Being a small country, Slovenia is influenced by its larger neighbors. The Italian presence is especially strong, and you can find pizza and pasta in many restaurants. From Austria you can find strudel filled with nuts, fruit or cheese. This is good news for vegetarians who want to avoid the meat-centric Slavic dishes.

Speaking of meat, the Slovenians love horsemeat, something not very popular in English-speaking countries. When I was in Ljubljana I set out to try some horsemeat. More on that next time!

Check out the rest of my series, “Slovenia: Hikes, History and Horseburgers.”

Coming up next: Horseburgers: Slovenia’s Unusual Delicacy!

Salt, wine, and wealth in Spain’s Basque region

Basque, wine, Rioja, wine tasting
In the modern world we don’t give much thought to salt. We casually pick some up in the supermarket or tear open a packet at a café, but in the past salt was a vital and sought-after commodity. Everyone needed it for preserving food and as a source for iodine. Nobody could live without it and those who controlled its supply became rich and powerful.

The Basque region of Spain was a major supplier of salt thanks to a strange legacy dating back 220 million years. The remains of an oceanic deposit of salt lie close to the surface at Salinas de Añana. People have been digging up salt here for at least 5,000 years. Our hiking group is visiting this valley. We see pipes channeling saline water onto platforms, where the water evaporates and leaves behind a salty crust. The water has 250 grams of salt per liter. By way of comparison, the Mediterranean has only 40 grams per liter. The Dead Sea has 350 grams per liter and is so salty you can float on it.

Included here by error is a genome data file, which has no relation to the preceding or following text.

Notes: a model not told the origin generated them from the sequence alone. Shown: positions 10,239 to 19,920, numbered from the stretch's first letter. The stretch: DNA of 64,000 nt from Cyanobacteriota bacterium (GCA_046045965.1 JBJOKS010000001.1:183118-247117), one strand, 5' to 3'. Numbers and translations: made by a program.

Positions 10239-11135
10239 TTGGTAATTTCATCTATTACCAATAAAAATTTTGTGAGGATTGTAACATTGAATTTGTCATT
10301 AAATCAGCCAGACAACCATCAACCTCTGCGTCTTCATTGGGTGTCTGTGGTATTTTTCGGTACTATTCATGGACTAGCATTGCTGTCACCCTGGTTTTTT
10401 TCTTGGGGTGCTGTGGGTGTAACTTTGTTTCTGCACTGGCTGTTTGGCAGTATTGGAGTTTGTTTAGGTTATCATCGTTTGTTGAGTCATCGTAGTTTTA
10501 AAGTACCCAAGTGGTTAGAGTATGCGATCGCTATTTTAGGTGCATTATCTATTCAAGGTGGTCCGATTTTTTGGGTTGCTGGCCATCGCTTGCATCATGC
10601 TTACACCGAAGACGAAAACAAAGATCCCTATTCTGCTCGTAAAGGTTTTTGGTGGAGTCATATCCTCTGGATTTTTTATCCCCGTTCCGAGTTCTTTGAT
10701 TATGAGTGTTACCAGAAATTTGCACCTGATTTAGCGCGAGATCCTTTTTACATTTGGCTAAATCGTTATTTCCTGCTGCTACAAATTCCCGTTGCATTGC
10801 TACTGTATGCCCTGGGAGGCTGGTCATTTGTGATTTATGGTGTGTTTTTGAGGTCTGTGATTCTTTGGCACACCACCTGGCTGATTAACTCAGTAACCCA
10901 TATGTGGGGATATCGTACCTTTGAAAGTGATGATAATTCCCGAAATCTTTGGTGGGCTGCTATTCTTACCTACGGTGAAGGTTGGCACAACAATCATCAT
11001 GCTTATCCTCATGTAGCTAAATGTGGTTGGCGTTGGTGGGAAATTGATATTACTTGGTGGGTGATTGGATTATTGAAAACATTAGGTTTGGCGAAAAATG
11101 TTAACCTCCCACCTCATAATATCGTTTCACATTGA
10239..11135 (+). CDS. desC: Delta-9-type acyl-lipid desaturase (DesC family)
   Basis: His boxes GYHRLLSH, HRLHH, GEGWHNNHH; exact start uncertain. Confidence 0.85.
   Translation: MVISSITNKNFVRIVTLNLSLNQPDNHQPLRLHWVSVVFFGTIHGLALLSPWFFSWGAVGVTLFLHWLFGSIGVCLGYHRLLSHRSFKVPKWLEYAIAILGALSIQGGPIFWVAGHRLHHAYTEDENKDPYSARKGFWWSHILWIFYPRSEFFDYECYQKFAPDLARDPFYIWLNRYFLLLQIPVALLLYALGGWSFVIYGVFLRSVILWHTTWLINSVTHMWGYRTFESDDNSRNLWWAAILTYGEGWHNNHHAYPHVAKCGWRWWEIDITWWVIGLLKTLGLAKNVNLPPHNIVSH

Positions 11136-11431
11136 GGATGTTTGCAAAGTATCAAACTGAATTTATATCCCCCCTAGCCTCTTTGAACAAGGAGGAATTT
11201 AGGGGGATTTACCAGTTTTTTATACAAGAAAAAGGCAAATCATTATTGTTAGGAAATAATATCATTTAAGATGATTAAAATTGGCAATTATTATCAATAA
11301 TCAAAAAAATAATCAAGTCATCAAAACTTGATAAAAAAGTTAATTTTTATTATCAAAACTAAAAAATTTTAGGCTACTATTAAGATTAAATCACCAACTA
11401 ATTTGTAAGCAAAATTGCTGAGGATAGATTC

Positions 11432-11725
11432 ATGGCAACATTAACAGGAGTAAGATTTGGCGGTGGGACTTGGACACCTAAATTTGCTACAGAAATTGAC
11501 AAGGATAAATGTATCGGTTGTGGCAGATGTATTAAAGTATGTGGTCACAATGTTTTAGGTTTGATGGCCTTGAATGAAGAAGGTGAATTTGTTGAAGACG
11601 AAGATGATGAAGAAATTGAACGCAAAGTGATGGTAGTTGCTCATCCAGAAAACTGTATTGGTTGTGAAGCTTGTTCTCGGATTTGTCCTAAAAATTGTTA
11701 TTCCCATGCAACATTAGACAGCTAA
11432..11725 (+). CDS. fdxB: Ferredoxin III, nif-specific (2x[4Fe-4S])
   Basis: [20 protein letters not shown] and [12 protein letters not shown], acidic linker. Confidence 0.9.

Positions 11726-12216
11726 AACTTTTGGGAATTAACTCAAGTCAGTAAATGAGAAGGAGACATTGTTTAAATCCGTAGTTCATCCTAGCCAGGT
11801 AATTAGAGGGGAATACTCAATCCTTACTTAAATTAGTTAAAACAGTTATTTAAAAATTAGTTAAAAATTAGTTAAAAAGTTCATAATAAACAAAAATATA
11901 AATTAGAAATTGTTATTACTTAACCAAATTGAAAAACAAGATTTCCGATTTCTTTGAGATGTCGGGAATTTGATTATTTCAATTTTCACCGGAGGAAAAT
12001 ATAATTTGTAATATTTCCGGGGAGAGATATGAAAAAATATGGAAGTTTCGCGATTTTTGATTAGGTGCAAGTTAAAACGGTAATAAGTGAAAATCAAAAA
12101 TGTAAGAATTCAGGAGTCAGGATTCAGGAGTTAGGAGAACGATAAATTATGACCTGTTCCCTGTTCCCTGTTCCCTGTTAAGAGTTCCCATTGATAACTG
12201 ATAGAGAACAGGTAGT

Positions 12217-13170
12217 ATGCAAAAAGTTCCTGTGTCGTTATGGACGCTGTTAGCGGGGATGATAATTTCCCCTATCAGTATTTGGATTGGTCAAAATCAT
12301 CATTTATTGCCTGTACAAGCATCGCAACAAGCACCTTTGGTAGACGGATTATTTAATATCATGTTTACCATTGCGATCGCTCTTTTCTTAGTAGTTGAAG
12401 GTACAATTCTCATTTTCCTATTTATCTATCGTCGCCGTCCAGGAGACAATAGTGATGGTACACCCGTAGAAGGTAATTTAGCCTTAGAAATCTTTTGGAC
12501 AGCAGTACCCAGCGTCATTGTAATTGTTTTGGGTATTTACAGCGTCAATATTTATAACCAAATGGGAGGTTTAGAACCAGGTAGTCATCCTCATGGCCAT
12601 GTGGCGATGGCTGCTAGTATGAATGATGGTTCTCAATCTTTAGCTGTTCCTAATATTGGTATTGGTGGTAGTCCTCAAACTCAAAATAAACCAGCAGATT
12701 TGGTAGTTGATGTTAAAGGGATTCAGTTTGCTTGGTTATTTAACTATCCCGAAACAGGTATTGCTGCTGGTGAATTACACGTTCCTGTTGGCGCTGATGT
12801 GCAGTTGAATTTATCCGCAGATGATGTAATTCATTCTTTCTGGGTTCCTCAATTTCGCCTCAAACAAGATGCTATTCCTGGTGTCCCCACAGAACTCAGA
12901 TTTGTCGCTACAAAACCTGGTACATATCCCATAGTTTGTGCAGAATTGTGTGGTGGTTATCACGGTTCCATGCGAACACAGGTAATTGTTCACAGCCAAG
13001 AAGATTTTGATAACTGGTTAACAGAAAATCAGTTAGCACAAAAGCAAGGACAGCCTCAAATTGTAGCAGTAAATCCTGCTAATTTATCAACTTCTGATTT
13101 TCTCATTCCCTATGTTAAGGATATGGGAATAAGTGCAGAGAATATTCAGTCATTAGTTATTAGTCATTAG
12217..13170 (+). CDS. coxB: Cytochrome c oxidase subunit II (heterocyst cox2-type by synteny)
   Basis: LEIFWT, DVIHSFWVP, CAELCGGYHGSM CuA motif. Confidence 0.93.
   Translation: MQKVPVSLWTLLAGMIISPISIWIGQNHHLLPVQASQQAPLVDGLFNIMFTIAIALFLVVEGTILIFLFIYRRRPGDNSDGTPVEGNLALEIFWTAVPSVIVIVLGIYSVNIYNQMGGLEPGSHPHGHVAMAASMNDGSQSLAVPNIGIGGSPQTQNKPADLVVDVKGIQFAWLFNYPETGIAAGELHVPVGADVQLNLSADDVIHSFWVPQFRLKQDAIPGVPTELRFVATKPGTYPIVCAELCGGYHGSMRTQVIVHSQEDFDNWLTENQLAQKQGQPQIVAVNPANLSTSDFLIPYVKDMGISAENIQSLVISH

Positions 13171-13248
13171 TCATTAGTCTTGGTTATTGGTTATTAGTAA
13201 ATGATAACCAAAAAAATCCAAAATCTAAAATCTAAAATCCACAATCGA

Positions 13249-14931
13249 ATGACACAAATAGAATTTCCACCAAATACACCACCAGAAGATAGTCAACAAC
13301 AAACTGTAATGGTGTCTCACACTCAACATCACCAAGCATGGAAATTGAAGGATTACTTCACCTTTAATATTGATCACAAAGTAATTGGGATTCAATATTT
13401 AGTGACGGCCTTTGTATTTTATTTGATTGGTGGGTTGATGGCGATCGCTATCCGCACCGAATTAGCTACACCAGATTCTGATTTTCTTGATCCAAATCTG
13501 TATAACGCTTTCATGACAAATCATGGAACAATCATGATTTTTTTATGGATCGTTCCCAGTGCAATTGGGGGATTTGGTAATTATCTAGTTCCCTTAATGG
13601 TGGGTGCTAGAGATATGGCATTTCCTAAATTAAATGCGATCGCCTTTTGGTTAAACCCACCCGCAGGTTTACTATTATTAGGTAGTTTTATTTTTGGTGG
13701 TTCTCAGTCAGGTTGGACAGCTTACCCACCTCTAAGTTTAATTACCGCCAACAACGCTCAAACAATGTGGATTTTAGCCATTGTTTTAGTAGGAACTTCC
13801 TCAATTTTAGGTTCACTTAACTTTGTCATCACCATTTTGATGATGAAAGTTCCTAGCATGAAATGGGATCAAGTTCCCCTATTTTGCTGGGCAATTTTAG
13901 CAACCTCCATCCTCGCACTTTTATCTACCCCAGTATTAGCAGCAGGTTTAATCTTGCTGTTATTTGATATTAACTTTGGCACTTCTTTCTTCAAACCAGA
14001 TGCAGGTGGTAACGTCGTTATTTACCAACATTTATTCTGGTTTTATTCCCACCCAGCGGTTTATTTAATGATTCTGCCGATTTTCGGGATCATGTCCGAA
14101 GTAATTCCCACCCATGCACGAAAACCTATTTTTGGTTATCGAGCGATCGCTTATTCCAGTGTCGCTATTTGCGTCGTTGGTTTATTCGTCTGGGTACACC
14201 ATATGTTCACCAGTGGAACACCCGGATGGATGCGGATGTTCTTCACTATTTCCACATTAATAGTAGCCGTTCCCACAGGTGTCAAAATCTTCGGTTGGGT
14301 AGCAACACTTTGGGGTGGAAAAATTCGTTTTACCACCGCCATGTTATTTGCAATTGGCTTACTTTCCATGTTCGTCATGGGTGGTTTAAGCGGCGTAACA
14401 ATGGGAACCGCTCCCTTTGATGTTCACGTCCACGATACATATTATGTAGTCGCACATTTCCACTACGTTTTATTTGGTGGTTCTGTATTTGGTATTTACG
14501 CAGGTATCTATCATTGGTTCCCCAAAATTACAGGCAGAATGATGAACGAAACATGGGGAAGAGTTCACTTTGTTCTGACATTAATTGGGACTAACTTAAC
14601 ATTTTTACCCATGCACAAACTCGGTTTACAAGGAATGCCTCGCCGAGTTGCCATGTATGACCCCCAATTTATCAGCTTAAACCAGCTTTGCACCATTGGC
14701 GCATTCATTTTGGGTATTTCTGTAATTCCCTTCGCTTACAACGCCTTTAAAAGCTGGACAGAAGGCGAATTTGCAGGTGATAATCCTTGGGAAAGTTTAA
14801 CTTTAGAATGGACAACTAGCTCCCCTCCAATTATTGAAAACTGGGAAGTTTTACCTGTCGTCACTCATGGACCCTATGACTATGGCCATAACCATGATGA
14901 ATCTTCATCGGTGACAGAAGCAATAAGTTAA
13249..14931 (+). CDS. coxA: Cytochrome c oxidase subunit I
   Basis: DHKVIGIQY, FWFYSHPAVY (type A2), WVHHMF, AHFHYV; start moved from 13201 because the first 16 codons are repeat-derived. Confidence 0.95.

The salt is ultrapure and highly prized by top restaurants. Despite this, international competition from more affordable brands has led to a decline in business. Fifty years ago there were some 5,500 salt platforms. Now there are only 45. Yet the workers at Salinas de Añana have carved out a niche for themselves and are hoping their traditional extraction process will get the valley named a UNESCO World Heritage Site.

%Gallery-124223%Leaving the salt valley behind, we follow the old Salt Trail through rolling fields punctuated by forest. We circle Arreo Lake and come to Fontecha, a town made rich by salt. Back in the Middle Ages, salt meant wealth, and wealth meant power. Two huge towers glower over the little town, erected by rival families from the money and influence the salt trade gave them. Sadly, both are being worked on and are closed to visitors. Instead we stop for lunch at a terraza, the outdoor seating of a local café. Sitting at terrazas is a favorite pastime in all regions of Spain. Sip some wine, talk to friends, and watch the world go by. It’s a nice way to spend an afternoon or relax after a hike.